Today it is time to solve another challenge called “Blog”. It is available at TryHackMe for penetration testing practice. The challenge is of medium difficulty if you have the right basic knowledge and are attentive to little details that are required in the enumeration process. The credit for making this machine goes to Nameless0ne. The breakdown of the Machine with the redacted flags is as follow:
Penetration Testing MethodologyNetwork Scanning Nmap Scan Enumeration Adding Hosts Enumerating HTTP Service Enumerating with WPScan Creating User Dictionary Bruteforce Credentials using WPScan Exploitation Exploiting RCE on WordPress Enumerating Documents Privilege Escalation Enumerating SUID Permissions Reverse Engineer Binary using Ghidhra Exporting Environment Variable for admin Running checker binary Getting Root Flag Reading Root Flag Enumerating User Flag Reading User Flag
There are two flags in this machine to discover. After Booting up the target machine from the TryHackMe: Blog CTF Page, an IP will be assigned to the machine and will be visible on that page as well.
IP Address: 10.10.109.33
Apart from the two flags, three questions are required as well to complete this machine. You can find the questions as the answers are discovered below.
We will start a nmap scan with the -sC for Default Scripts and -sV for Scanning Versions.
nmap -sV -sC 10.10.109.33
Nmap was able to identify 3 services running on the target machine. It included SSH (22), HTTP (80), and SMB (139, 445).
We didn’t have any credentials for logging in through SSH hence, we tied to enumerate the HTTP service. We found that it is not possible to properly enumerate the web page without adding the entry in our hosts file.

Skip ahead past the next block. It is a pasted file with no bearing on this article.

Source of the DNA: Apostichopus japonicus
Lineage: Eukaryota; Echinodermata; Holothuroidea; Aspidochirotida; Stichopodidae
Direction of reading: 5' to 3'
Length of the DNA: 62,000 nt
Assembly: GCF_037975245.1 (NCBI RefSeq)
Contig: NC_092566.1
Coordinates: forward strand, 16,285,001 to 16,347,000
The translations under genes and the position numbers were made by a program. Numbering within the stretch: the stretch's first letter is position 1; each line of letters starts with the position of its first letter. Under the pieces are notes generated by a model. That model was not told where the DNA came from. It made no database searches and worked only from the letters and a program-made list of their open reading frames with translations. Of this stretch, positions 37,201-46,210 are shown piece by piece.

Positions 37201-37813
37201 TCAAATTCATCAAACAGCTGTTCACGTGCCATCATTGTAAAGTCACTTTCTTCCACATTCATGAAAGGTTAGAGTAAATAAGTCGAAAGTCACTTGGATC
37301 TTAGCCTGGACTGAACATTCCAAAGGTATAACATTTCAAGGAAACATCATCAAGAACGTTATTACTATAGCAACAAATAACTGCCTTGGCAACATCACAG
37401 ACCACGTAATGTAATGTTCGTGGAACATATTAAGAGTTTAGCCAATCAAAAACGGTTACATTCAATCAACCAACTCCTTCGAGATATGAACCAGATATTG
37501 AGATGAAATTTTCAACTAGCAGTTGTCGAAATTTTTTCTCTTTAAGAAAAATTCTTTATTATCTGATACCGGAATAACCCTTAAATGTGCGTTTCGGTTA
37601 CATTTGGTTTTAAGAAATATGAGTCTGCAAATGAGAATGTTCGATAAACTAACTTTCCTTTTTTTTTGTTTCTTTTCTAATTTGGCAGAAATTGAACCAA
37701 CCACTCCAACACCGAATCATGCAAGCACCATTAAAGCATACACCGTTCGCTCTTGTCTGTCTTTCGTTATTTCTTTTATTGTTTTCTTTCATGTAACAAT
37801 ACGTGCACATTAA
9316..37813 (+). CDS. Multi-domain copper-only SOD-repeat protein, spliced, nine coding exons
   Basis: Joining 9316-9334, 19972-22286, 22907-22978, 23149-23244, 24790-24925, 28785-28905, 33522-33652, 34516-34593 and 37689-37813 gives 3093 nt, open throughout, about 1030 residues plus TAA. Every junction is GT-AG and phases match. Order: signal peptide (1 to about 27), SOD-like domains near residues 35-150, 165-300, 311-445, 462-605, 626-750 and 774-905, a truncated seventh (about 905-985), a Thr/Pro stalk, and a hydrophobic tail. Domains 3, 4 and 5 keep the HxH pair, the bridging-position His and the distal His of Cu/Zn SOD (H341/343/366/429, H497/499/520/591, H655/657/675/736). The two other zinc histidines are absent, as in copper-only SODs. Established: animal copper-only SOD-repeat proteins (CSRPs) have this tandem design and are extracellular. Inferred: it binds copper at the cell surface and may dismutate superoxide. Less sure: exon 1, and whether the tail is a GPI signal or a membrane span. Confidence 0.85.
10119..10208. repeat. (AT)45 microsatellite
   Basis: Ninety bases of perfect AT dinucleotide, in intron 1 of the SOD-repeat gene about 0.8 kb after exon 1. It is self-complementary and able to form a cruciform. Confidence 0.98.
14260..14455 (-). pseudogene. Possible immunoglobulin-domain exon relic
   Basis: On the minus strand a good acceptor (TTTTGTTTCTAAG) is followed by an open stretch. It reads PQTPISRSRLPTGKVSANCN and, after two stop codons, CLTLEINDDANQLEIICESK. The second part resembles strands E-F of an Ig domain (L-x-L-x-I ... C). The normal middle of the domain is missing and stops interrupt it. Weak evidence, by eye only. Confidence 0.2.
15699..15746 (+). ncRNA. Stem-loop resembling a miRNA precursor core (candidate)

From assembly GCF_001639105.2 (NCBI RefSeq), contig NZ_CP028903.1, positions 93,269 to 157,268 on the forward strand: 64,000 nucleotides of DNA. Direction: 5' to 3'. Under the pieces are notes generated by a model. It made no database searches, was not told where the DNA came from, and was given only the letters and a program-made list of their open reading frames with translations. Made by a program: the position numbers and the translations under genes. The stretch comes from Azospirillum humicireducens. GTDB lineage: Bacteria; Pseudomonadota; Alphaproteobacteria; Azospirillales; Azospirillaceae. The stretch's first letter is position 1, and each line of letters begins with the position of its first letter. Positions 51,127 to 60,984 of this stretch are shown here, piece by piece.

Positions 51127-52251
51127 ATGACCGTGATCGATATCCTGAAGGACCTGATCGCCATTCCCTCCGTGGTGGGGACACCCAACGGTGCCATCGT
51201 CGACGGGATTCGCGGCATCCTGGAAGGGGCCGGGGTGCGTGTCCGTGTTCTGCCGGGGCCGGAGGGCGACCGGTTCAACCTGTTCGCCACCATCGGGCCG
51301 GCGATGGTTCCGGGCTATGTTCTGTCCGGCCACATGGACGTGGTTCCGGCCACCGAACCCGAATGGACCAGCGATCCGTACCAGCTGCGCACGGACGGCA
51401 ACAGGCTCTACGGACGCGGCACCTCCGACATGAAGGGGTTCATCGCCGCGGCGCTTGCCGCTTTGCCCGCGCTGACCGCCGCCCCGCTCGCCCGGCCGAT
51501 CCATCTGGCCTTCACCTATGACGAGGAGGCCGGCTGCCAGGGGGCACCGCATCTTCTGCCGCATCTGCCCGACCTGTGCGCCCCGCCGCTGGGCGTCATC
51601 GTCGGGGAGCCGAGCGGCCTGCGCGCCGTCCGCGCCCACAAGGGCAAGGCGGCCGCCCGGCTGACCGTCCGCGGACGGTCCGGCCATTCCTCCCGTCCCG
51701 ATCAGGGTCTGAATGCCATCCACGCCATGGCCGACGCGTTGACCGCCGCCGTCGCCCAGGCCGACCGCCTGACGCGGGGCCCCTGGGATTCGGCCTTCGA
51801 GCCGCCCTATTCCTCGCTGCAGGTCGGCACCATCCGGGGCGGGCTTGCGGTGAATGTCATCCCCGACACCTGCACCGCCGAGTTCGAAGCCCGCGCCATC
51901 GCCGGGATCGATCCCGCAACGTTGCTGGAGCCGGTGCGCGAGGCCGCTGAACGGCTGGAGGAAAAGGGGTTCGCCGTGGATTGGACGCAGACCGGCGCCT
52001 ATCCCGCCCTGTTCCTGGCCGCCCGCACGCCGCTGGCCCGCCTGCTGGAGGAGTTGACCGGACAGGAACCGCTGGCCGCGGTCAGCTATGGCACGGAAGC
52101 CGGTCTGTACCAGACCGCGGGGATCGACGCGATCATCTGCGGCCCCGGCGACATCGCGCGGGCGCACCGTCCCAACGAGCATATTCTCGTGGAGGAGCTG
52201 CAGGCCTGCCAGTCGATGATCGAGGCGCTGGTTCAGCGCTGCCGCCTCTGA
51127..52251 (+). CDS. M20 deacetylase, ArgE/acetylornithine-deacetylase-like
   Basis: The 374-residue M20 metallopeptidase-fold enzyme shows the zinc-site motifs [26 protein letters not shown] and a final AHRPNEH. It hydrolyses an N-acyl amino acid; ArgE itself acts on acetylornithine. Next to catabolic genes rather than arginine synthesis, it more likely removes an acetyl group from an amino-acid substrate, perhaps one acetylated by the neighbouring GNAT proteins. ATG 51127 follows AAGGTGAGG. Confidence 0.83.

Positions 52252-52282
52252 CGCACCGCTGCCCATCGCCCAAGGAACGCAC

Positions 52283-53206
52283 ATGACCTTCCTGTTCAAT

After adding the IP address of the target machine with the blog.thm in the hosts file, we tried to enumerate the web page by opening it in a Browser. This looked like a simple blog. From the general looks of it, it seemed like a WordPress Application.
What CMS was Billy using?
We used the WPScan on the application in the enumeration mode to extract the various plugins, users, and other possible information.
wpscan --url http://blog.thm/ -e
The WPScan was able to extract some users such as kwheel, bjoel, Karen Wheeler, Billy Joel. These users will not be used to Bruteforce the login on the application.
To Bruteforce the users on the application, we created a dictionary by the name of user.txt and entered all the usernames that we found earlier.
Then we used the WPScan again to Bruteforce the users by providing the usernames in the form of a dictionary.
wpscan --url http://blog.thm -P /usr/share/wordlists/rockyou.txt -U user.txt
After bruteforcing through the XMLRPC, the WPScan was able to extract the credentials for the user kwheel. It was cutiepie1.
Many vulnerabilities are available for various versions of WordPress. These vulnerabilities also depend on the plugins that the user has installed as well. One of these vulnerabilities is the Remote Command Execution. We loaded the Metasploit Console and selected the RCE exploit. Then we proceeded to apply the remote host, username, and password. After executing the payload, it generated a metepreter shell that we then converted into a generic shell. We converted the shell into a TTY shell using the python one-liner. The shell that we can achieve is of www-data user.